Findings

The results identify strong geographical organizing patterns in the location strategies of multinational tourism firms, above all articulated in countries/regions that themselves have large domestic and/or international tourism markets. However, there is also a global component in terms of firm/location composition, while the national/regional components are hybrid and porous in practice.

Originality/value

This study contributes to a new way of looking at a globalizing tourism sector. The findings can be used to reflect on possible wider implications for the tourism geographies literature and reveal some avenues for further research.

跨国旅游公司的地理位置和选址:全球化战略

目的

本研究旨在分析跨国旅游企业区位战略的主要地理维度。

设计/研究方法/方案

在理论研究层面, 本文基于两个截然不同和不断发展的研究交叉点: (1)全球经济地理中的旅游产业研究; (2)战略区位选择上的经济全球化研究。在实证研究层面, 本文将主成分分析法应用于547个城市的102家旅游企业的区位矩阵研究中。

研究结果

研究结果显示, 跨国旅游企业的区位选择具有很强的地理规律, 这点在本身拥有庞大国内和/或国际旅游市场的国家/地区内尤为明显。此外, 跨国旅游企业/地点的区位组成也具有明显的全球属性, 在单个国家/区域内的表现则很多元化, 有很大的不同。

原创性/价值

这项研究有助于以新的视角来看待全球化的旅游产业。本文的研究成果可以用来反思旅游地理文献可能存在的更广泛的意义, 并探讨进一步的研究可能。

La geografía y la localización de selección de las empresas multinacionales de turismo: estrategias Para la globalización

Objeto

Este estudio tiene como objetivo analizar las principales dimensiones geográficas de las estrategias de localización de las empresas multinacionales de turismo.

Diseño/metodología/enfoque

Conceptualmente, este documento se sitúa en la intersección de dos bibliografías de investigación distintas y en evolución: (1) sobre las geografías globales de la industria del turismo y (2) sobre la producción de la globalización económica desde un conjunto de ubicaciones estratégicas. Empíricamente, el análisis de componentes principales se aplica para explorar las principales configuraciones geográficas dentro de una matriz de ubicación de 102 empresas de turismo en 547 ciudades.

Hallazgos

Los resultados identifican fuertes ordenamientos geográficos en estas estrategias de ubicación, sobre todo articuladas en países/regiones que a su vez tienen grandes mercados turísticos nacionales y/o internacionales. Sin embargo, también hay un componente global en términos de composición empresa/ubicación, mientras que los componentes nacionales/regionales son en la práctica híbridos y porosos.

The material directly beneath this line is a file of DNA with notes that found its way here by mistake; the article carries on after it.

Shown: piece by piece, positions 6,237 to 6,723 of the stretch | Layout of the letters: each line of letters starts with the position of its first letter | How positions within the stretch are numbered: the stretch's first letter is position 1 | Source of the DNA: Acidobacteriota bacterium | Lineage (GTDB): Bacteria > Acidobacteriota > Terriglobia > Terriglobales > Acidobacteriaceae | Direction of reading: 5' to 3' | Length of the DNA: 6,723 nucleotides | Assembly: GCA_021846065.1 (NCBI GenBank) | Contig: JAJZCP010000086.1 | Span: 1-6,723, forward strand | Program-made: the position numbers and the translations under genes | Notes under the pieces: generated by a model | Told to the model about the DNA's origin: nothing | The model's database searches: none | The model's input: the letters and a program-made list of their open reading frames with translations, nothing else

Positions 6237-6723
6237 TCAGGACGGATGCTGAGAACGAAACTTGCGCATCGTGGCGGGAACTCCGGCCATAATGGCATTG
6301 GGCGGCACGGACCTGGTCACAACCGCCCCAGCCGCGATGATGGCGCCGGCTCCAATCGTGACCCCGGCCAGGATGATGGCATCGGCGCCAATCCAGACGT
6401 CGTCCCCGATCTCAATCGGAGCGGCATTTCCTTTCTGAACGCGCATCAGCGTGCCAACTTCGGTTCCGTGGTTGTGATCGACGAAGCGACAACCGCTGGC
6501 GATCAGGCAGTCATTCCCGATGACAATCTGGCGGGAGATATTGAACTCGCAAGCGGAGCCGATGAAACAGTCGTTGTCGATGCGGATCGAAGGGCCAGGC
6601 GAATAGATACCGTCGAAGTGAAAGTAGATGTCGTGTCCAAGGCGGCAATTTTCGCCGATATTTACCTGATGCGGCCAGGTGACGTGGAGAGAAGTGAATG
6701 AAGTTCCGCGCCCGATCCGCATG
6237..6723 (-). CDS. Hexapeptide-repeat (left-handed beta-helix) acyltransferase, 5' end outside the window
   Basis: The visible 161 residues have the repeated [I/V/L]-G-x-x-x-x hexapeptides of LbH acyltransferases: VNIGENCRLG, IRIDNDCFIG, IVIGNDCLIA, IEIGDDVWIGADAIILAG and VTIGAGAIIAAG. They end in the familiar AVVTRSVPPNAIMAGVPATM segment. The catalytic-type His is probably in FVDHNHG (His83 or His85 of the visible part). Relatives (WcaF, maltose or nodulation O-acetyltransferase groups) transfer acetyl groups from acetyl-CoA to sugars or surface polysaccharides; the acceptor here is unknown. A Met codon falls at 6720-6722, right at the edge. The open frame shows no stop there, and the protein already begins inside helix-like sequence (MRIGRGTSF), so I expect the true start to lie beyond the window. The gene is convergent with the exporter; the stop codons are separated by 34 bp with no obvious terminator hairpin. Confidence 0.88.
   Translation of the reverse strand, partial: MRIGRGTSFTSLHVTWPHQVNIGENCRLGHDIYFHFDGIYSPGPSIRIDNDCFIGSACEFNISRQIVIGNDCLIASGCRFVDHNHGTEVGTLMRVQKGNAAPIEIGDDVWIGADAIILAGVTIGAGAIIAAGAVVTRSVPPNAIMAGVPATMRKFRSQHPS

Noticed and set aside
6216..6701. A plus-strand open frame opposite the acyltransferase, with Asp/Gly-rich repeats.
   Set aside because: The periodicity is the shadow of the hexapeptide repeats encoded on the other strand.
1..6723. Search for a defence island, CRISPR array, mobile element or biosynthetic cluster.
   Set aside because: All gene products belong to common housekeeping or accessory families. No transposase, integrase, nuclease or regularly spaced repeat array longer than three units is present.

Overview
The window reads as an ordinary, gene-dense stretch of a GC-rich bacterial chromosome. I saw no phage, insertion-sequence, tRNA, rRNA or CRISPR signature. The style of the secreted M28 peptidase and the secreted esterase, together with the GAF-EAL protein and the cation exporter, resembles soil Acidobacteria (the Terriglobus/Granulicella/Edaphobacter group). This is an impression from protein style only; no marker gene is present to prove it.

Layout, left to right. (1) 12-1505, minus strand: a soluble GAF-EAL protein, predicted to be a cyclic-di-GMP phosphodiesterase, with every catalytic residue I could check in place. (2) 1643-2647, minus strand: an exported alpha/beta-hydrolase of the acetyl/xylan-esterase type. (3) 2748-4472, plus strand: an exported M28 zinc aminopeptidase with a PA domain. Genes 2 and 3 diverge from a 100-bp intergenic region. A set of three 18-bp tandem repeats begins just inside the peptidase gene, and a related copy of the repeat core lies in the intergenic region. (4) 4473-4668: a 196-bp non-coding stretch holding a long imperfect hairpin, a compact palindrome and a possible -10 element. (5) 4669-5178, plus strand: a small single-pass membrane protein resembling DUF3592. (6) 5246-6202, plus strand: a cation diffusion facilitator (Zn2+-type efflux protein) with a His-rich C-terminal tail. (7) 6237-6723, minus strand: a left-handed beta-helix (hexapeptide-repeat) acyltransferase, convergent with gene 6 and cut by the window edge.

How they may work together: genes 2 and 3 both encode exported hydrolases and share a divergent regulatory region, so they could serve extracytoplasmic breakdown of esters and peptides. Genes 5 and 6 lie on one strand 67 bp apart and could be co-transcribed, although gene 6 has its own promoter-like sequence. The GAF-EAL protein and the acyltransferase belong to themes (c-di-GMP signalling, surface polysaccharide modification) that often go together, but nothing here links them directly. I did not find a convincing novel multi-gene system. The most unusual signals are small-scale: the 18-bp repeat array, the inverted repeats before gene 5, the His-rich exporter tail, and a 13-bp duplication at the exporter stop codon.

Originalidad/valor

Este estudio contribuye a una nueva forma de ver un sector turístico en globalización. Los resultados se pueden utilizar para reflexionar sobre posibles implicaciones más amplias para la literatura sobre geografías turísticas y discutir algunas vías para futuras investigaciones.

Book part
Publication date: 22 September 2009

Miguel A. Ramos and J. Myles Shaver

Choosing where to expand is an important firm strategy. We review and structure research in international location choices. First, we categorize research based on the…

Abstract

Choosing where to expand is an important firm strategy. We review and structure research in international location choices. First, we categorize research based on the motive for expansion, distinguishing market-seeking and resource-seeking explanations. Within these two categories we assess the progression of the literature toward an increased acknowledgment of strategic interaction among firms. We also evaluate work that begins to account for different modes of expansion. This emerging research explores the role of geography in acquisitions and begins to incorporate firms' often complex geographic configurations. Building on these developments, we highlight the following areas for future research: examining further the role of location in acquisitions, exploring the role of geography in postexpansion restructuring, and investigating the interaction of vertical and horizontal spillovers to entrants.